Plenty of issues as session winds down


It’s crunch time. Priorities and major bills are moving through committees and toward debate on the floor. While there is much focus on minimum wage, paid family leave, a tax and regulated market for marijuana, here are a few about which Shelburne residents have expressed interest:   

Firearms: S.169 is an update to firearms regulation enacted last year and is a compromise between proponents and opponents of firearms restrictions. The bill establishes a 24-hour waiting period for the purchase of handguns to reduce harm when an impulsive act is combined with access to a lethal weapon. A waiting period provides time to cool off and let the heat of the moment pass. The American Journal of Public Health reported that states with a waiting period had 51 percent fewer firearm suicides and 27 percent lower overall suicide rate. Gun proponents will be pleased to know that organized shooting competitions will be allowed to continue.

Funding clean water: The Clean Water Act of 2015 created a variety of requirements for municipalities, farmers and landowners and developers to reduce pollution to our lakes and rivers. A long-term funding system has remained somewhat elusive. To remedy this, $7.6 million from the rooms and meals tax that currently goes to the Education Fund will be moved out to fund clean water projects. To backfill this amount, the bill removes a tax exemption on cloud computer software and veterinary supplies.

Plastic bags: S.113 is a bill designed to “mitigate the harmful effects of single-use products on Vermont’s municipalities and resources” while also reducing pressure on landfills. The latest draft addresses single-use plastic bags, plastic straws, stir sticks and polystyrene food service products. The bill would ban use of single use plastic carryout bags to customers and require a charge of 10-cents for a paper bag with those funds retained by the store. While there were some efforts to ban plastic straws altogether, testimony revealed that some people with compromised health require a straw and paper straws simply collapse when used. If passed, a plastic straw could be made available upon request, with no restrictions on hospitals, nursing homes or independent living facilities.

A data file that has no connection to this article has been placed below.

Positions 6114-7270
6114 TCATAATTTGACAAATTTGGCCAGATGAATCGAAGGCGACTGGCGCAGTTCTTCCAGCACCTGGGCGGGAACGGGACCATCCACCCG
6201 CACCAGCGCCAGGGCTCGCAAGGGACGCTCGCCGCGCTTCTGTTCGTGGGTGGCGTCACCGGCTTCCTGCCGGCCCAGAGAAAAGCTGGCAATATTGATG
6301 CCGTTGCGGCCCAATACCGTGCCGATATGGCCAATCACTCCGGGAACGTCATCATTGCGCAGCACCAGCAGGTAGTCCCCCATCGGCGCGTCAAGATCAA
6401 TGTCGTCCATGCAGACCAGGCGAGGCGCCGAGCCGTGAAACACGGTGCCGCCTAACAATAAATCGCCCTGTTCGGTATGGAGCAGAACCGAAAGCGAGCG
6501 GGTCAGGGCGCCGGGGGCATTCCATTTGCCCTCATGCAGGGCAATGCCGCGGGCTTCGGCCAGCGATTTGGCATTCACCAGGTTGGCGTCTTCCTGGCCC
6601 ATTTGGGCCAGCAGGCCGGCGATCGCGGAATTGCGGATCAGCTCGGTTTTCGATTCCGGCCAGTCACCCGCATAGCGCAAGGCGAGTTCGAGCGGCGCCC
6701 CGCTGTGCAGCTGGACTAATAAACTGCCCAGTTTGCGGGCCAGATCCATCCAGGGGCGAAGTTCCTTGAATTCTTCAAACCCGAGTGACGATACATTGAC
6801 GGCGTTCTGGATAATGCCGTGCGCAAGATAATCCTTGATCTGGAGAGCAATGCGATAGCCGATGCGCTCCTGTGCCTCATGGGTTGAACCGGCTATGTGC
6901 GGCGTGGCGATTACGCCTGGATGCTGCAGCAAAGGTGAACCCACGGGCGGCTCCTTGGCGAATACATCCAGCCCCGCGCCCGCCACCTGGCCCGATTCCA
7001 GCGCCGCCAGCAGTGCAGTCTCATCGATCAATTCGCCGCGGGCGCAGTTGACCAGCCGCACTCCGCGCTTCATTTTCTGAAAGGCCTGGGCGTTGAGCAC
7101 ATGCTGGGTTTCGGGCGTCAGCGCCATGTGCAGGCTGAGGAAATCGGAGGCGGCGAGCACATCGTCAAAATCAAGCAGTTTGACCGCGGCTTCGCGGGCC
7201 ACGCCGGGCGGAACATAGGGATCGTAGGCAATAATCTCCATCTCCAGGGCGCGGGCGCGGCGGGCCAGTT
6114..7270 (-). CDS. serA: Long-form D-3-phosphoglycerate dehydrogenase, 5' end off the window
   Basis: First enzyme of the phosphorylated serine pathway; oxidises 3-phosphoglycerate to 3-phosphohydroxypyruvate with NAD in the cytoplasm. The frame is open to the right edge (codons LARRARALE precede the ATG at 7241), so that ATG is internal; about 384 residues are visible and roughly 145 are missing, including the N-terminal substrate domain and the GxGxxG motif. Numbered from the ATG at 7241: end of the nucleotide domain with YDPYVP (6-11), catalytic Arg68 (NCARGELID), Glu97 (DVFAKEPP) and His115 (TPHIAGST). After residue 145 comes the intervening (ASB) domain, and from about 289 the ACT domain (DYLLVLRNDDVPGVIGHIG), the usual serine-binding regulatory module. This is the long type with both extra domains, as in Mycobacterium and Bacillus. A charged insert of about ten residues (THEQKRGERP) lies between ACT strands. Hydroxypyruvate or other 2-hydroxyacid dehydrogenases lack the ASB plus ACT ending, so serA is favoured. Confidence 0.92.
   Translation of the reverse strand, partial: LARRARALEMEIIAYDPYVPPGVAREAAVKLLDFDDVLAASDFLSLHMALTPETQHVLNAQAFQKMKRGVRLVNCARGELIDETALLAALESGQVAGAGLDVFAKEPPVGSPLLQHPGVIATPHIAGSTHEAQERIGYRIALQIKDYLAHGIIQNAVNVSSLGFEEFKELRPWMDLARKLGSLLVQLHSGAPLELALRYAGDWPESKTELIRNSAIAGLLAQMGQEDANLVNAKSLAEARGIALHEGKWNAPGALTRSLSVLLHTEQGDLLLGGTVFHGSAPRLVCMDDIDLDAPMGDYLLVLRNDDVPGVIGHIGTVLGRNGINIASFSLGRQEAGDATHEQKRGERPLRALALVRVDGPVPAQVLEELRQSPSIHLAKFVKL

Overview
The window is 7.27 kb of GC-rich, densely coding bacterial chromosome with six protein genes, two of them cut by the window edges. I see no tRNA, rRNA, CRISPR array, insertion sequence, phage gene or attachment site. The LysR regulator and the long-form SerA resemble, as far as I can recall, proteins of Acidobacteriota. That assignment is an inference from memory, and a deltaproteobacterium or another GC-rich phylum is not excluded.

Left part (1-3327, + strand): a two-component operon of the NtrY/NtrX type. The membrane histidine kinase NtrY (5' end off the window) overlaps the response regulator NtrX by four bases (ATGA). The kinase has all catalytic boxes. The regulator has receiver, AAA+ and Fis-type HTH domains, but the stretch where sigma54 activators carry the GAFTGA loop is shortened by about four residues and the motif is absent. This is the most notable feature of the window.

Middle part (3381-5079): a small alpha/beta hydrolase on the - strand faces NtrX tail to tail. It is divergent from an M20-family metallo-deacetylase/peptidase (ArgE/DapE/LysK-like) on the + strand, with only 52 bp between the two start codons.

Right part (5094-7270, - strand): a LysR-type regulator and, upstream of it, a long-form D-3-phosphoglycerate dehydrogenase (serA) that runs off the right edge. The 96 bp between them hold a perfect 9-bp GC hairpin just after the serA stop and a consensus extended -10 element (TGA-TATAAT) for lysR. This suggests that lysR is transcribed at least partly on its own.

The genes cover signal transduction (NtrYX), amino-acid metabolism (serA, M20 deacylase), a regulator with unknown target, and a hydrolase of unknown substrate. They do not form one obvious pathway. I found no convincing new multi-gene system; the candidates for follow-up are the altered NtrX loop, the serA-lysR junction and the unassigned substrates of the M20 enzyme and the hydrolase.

Lead in water: S.40 sets a plan to test taps used for drinking and preparing food in all schools and child care facilities, and provides funds to help pay for tap replacements. Why? Lead is a toxic metal that is harmful to humans. In high levels, it causes damage to the brain, red blood cells and kidneys. In low levels, it can reduce IQ, cause hearing impairment, reduced attention span and contribute to poor classroom performance. Children are at greatest risk as their developing bodies absorb lead more easily. While lead-based paint and lead-contaminated soils tracked in during renovation are primary sources, lead in water is also a significant source as it is more easily ingested. If passed, Vermont will have the lowest mandatory action level for lead and one of the most health-protective remediation plans and supports in the country. 

The best way to reach me during the session is by email: Do let me know you are a Shelburne resident.

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